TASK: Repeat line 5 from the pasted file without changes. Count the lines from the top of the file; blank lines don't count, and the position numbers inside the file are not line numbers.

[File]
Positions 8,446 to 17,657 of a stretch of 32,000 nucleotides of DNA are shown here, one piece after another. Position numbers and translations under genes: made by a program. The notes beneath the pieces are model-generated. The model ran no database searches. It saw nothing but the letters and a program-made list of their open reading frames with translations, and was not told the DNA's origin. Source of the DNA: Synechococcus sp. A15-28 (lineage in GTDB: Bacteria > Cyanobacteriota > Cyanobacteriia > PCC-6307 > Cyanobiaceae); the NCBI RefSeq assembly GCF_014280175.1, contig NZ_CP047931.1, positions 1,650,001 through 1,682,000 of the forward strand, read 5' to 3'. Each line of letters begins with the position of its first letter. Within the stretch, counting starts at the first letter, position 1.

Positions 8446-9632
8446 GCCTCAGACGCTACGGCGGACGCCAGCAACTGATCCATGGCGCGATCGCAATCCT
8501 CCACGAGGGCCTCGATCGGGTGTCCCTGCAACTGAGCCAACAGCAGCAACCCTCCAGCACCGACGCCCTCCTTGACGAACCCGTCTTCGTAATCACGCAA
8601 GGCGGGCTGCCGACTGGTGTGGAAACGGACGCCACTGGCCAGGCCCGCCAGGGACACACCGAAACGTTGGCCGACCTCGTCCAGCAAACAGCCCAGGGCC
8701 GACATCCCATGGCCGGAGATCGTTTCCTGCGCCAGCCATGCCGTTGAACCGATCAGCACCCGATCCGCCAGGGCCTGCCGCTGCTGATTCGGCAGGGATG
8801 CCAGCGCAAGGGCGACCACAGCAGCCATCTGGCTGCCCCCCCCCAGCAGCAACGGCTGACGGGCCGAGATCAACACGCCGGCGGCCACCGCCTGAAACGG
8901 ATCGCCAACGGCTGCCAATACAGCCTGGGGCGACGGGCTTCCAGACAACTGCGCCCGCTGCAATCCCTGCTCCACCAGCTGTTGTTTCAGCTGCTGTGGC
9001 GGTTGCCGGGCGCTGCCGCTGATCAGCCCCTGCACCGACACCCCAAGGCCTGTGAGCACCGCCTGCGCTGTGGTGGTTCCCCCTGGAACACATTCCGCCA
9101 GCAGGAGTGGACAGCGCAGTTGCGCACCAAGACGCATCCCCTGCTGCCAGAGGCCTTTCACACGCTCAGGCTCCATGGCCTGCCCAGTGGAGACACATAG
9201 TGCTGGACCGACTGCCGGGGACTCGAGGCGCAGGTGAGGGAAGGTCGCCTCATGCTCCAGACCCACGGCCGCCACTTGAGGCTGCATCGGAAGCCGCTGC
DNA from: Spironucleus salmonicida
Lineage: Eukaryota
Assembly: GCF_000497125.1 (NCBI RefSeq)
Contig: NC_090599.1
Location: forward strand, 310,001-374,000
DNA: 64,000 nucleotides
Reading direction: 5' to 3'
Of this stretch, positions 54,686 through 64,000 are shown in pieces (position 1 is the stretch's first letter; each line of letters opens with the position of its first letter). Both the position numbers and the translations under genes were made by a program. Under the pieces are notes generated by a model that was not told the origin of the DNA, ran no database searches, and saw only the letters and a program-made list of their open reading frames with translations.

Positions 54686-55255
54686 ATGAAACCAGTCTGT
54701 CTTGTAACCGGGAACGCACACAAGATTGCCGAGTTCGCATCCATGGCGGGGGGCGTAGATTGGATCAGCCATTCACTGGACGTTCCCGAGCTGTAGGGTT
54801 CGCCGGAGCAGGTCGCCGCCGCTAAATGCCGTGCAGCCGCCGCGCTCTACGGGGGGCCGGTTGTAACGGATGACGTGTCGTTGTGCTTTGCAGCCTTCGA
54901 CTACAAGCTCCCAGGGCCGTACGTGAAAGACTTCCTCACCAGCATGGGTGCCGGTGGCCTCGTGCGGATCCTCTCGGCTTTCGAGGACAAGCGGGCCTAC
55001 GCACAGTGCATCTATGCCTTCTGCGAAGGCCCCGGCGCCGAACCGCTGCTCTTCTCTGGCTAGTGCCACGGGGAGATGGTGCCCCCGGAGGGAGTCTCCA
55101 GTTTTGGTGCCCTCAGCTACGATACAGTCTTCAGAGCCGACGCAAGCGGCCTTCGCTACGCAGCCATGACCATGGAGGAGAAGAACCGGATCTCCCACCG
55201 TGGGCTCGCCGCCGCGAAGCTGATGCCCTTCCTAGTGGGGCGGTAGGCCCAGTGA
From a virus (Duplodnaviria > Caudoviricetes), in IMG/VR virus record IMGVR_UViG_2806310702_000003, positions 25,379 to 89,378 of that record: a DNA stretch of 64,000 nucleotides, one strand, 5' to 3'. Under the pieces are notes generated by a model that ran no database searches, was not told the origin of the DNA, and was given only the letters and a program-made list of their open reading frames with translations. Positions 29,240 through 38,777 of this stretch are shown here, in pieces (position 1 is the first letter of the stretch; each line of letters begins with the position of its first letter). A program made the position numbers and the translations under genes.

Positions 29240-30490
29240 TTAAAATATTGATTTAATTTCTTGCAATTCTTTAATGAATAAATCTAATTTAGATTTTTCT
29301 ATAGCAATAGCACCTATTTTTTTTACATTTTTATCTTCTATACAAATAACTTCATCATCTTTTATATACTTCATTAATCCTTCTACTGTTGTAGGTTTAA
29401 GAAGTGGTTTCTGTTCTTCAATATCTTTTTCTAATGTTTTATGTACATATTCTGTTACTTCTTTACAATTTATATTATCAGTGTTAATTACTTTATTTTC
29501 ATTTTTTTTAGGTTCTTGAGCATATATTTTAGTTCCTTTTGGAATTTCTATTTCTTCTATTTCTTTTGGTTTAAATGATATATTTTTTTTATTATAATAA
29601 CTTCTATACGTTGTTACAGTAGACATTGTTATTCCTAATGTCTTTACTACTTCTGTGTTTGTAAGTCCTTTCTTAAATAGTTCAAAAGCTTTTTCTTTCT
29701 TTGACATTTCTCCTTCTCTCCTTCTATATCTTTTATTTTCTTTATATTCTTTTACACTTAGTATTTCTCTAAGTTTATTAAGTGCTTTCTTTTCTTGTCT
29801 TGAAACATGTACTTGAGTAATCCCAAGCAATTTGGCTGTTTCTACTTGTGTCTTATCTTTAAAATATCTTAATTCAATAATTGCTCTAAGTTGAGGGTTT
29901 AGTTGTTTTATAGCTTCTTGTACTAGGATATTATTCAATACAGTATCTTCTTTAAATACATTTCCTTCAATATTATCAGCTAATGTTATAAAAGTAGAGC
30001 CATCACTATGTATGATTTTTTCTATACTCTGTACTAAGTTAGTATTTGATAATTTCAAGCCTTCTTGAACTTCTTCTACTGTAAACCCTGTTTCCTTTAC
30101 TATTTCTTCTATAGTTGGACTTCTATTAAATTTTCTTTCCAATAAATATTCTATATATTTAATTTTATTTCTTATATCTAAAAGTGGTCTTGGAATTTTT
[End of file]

8601 GGCGGGCTGCCGACTGGTGTGGAAACGGACGCCACTGGCCAGGCCCGCCAGGGACACACCGAAACGTTGGCCGACCTCGTCCAGCAAACAGCCCAGGGCC